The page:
Okay, on to happier topics!
We had a nice time at the park with friends, and my friend took some nice pictures of me with the boys:
I took some pictures of the boys in their “big brother” and “little brother” shirts:
Ari set up his animals on a “story mat”:
I took pictures of Sam in cute outfits:
We had some rainy day fun together, and Sam started rolling consistently from his front to his back right after the tummy time photo was taken!
On my 35th birthday, Sam turned four months old!
When I was at work on Saturday, A. and his mom and the boys went to the zoo. Ari wanted to show his toy animals to the animals at the zoo! Here he is showing his seal to the seal:
Ari and his grandparents constructed this chocolate haunted house while I was at work. Apparently they were trucking along smoothly until Ari put his fingers in his mouth at the end and discovered that the “glue” was sweet! Now I’m afraid he’ll be eating glue at school…
On Sunday morning I stayed in bed and took pictures of Sam, who has discovered his toes:
Later, Ari wanted to hold Sam, who wasn’t so sure about it:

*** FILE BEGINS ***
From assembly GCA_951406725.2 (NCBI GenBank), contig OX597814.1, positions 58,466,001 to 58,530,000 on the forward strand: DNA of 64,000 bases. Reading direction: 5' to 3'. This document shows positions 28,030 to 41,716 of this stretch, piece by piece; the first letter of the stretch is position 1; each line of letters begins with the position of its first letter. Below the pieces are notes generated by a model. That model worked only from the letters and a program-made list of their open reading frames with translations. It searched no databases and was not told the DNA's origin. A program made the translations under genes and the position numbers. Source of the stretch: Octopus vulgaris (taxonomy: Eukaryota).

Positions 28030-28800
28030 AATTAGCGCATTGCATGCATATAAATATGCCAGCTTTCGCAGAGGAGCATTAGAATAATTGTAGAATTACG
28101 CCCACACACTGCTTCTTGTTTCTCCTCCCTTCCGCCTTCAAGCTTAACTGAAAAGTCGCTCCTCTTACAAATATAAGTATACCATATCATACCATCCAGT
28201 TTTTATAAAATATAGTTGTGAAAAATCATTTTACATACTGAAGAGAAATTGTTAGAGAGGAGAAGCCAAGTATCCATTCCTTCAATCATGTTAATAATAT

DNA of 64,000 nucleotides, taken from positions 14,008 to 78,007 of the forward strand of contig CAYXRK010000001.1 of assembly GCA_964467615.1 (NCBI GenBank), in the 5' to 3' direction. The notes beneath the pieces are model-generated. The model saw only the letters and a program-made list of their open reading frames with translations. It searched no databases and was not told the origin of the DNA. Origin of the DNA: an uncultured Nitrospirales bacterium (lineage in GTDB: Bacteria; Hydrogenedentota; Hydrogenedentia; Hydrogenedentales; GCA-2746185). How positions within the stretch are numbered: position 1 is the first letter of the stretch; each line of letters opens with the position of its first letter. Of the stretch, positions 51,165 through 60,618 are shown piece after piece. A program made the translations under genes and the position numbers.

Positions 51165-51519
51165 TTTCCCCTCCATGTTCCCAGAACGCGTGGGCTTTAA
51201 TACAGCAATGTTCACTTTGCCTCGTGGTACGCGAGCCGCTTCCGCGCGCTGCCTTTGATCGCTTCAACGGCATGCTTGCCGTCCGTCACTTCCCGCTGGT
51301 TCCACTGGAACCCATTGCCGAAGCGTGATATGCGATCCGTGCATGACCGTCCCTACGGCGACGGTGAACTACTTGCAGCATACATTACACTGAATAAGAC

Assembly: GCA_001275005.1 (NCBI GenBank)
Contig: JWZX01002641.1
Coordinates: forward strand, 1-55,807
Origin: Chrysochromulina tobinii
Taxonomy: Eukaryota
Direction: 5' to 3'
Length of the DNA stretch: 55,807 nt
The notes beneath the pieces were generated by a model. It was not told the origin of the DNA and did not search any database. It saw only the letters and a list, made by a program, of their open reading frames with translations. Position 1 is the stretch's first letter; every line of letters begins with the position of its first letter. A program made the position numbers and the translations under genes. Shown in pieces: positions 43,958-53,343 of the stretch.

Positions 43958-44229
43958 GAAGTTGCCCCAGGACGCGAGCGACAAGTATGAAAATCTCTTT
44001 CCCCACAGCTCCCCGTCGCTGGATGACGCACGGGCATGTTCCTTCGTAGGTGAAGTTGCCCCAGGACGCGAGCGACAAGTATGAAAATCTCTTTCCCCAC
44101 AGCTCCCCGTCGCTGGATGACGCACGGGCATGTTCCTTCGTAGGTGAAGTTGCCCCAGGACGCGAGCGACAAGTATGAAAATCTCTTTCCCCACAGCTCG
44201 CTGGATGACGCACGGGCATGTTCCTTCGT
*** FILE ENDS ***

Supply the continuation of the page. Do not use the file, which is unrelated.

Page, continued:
Ari being a monkey at the park:
We had a good time with friends at Westmoreland Park’s natural play area:
Fall color in our yard:
In spite of Ari’s difficult feelings that I talk about at the beginning of this post, he has mostly been really sweet lately. It feels like he’s growing up! When we went to story time at the library, we stayed after his session for the “Book Babies” group. The same librarian, who Ari loves, was leading the baby session, and she included Ari by having him help her pass out shakers and books (he brought several shakers over for Sam and me, and would walk all around the room, stopping and staring at people, until he found someone to hand one to!). During the songs, he declined to be her “pretend baby” but sat next to her on the floor, singing the songs and doing the hand movements. When the toys came out, he stayed close to me, very gently playing with one toy at a time and not protesting when a baby crawled over and started playing with the toy he had, or even when the baby flailed its arms around and hit him. He LOVED the parachute (standing in the middle with a big grin on his face) and the bubbles, but stayed calm and didn’t step on any babies – phew! Sam got a kick out of the parachute and the bubbles, too!
Recently, when I’ve been impatient and my voice has taken on a nasty tone, Ari has stood there looking at me, cocked his head, and said, “Be friendly, Mommy!” or “Be nice!” and it totally works to get a grin out of me! I’m sorry that I’m so immature sometimes, but very impressed by his ability to handle it.
Yikes, time to clean the house before I pick them up! I do feel better now!